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Front. Med., 07 July 2023
Sec. Rheumatology
Volume 10 - 2023 |

Brief report: can COVID-19 infection trigger rheumatoid arthritis-associated autoimmunity in individuals at risk for the disease? A nested cohort study

  • 1Division of Rheumatology, Geneva University Hospitals and Faculty of Medicine, University of Geneva, Geneva, Switzerland
  • 2The Geneva Center For Inflammation Research, University of Geneva, Geneva, Switzerland

Objectives: To investigate the association between severe acute respiratory syndrome-associated coronavirus-2 (SARS-CoV-2) infection and subsequent development of autoimmunity or pre-clinical manifestations associated with rheumatoid arthritis (RA) in at risk population.

Methods: This is a nested study within a prospective cohort of first-degree relatives of RA patients (RA-FDR). Participants are tested for RA-associated autoantibodies (anti-citrullinated peptide antibodies (ACPA)/rheumatoid factor (RF)) and clinical signs and symptoms suggestive of early disease. SARS-CoV-2 infections were self-reported between March 2020 and January 2023. All individuals with a pre-pandemic (sample 1) and a post-pandemic sample (sample 2) were included in the analysis. The exposure of interest was self-reported SARS-CoV-2 infection. The primary outcome was a clinically significant change in RA-associated autoantibody serum titers. Secondary outcomes included: becoming seropositive, becoming symptomatic, developing classifiable RA.

Results: Among 168 RA-FDRs, 109 reported a SARS-CoV-2 infection between sample 1 and sample 2. During this period, 2 RA-FDRs (1.2%) became anti-CCP2 seropositive, none became anti-CCP3 IgG positive, 6 (3.6%) became RF IgM seropositive, 1 became (0.6%) RF IgA seropositive, 19 (11.3%) became symptomatic and none developed classifiable RA. SARS-CoV-2 infection was not significantly associated with increases in RA autoantibody titers or with secondary outcomes.

Conclusion: We could not detect an association between SARS-CoV-2 infection and subsequent development of RA-associated autoimmunity, nor signs or symptoms of RA in an at risk population. These findings do not support the hypothesis that SARS-CoV-2 infections triggers the immune onset of RA.


• Preliminary case reports have suggested that acute SARS-CoV-2 infection could trigger rheumatoid arthritis (RA) onset.

• In order to assess the potential for SARS-CoV-2 to trigger RA disease onset, this study analyzed prospectively the systemic autoimmunity and preclinical manifestations associated with RA in a cohort of individuals at risk for the disease during the SARS-CoV-2 pandemic.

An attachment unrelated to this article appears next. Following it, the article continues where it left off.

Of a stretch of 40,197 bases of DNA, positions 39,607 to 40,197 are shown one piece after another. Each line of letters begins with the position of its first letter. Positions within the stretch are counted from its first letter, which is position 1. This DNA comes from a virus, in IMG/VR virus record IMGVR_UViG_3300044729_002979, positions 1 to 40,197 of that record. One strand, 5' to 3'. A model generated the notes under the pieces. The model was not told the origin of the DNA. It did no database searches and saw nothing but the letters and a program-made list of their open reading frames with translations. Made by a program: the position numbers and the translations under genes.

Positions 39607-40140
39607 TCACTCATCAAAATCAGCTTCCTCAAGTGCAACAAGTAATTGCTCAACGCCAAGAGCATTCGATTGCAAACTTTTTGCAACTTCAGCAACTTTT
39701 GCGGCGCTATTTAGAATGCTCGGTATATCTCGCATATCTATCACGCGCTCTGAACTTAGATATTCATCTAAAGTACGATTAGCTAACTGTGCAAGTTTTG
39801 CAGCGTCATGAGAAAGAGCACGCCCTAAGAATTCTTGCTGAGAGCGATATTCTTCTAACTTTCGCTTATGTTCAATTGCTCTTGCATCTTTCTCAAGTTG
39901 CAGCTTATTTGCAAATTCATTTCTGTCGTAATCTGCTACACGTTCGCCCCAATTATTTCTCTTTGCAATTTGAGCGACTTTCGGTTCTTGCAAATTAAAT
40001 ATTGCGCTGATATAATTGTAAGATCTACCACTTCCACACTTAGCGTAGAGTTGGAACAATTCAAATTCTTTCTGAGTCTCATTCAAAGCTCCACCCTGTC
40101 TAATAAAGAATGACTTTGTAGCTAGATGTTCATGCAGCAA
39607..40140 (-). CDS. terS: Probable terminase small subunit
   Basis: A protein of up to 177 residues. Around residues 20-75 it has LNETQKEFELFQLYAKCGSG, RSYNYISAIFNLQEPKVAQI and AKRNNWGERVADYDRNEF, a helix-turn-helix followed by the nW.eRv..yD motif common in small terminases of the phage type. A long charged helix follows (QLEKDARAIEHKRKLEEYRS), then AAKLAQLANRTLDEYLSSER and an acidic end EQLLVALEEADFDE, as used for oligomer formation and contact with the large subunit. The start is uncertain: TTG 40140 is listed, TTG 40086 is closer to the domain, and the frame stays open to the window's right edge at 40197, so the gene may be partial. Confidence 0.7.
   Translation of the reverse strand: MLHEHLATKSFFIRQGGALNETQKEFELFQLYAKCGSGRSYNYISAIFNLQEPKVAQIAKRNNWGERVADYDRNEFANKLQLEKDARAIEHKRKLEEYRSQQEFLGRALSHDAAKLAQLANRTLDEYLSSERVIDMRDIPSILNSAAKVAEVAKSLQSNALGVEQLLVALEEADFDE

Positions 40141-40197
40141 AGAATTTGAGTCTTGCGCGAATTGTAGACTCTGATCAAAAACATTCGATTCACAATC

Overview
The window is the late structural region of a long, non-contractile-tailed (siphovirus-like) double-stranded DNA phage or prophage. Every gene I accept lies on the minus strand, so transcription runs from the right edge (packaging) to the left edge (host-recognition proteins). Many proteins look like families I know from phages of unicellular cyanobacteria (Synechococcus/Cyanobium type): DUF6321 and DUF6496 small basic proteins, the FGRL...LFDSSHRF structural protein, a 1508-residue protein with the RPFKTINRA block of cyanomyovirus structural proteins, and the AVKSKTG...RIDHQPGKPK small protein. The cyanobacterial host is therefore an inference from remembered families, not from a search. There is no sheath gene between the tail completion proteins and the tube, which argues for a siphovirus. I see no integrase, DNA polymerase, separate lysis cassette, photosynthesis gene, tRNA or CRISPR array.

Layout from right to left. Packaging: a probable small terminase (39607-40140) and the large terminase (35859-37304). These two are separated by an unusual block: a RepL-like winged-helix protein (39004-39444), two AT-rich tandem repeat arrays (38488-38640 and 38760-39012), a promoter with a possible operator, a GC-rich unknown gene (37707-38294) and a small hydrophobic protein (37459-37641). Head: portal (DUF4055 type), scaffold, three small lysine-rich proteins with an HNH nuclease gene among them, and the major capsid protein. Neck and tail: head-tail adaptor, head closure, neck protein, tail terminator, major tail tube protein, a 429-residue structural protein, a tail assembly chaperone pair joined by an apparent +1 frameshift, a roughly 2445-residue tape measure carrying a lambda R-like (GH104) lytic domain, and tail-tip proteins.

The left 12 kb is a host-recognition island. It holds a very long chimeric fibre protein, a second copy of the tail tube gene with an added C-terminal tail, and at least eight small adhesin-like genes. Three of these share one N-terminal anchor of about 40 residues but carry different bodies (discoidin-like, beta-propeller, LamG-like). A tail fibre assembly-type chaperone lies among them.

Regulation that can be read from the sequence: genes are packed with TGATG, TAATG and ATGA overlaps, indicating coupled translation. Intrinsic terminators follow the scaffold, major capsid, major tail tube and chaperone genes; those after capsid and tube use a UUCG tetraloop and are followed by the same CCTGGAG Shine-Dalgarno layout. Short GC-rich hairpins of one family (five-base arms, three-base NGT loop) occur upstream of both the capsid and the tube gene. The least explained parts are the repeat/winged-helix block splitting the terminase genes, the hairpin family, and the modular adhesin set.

• The development of systemic autoimmunity associated with RA and the development of clinical signs and symptoms of the disease remained rare and did not appear to increase after a COVID-19. We found no evidence that an acute SARS-CoV-2 infections triggers the immune onset of RA.


Coronavirus disease 2019 (COVID-19) is caused by an infection with the severe acute respiratory syndrome-associated coronavirus-2 (SARS-CoV-2). In a subset of patients, COVID-19 can lead to severe inflammation and dysregulation of the immune system, which has been suggested as a potential trigger for autoimmune responses. Several studies have reported autoantibodies in the sera of COVID-19 patients and the development of autoimmune diseases after SARS-CoV-2 infection (1, 2). Various mechanisms have been proposed to explain these observations, such as molecular mimicry, bystander activation, epitope spreading, viral persistence and/or formation of neutrophil extracellular traps (3).

Arthritic manifestations following SARS-CoV-2 infection have also been reported, including a few cases of reactive arthritis or post-viral arthritis (49). Perrot et al. reported a flaring of seropositive rheumatoid arthritis (RA) with a large increase in anti-citrullinated protein antibody (ACPA) titers (3× the norm for anti-CCP2) after SARS-CoV-2 infection (10). Another case of ACPA-positive symmetric peripheral polyarthritis has been described after SARS-CoV-2 infection, but without information on ACPA levels before the onset of symptomatic arthritis (11). In addition, in a Korean study including 24′117 patients, the authors observed that endemic human coronaviruses are associated with an increased risk of developing RA (12). The main question raised by this literature is whether SARS-CoV-2 infections can trigger the onset of RA by inducing or increasing RA-associated autoimmunity in susceptible individuals. Currently, no answer can be provided due to the limited number of case-reports and the absence of prospective cohort studies in at risk populations.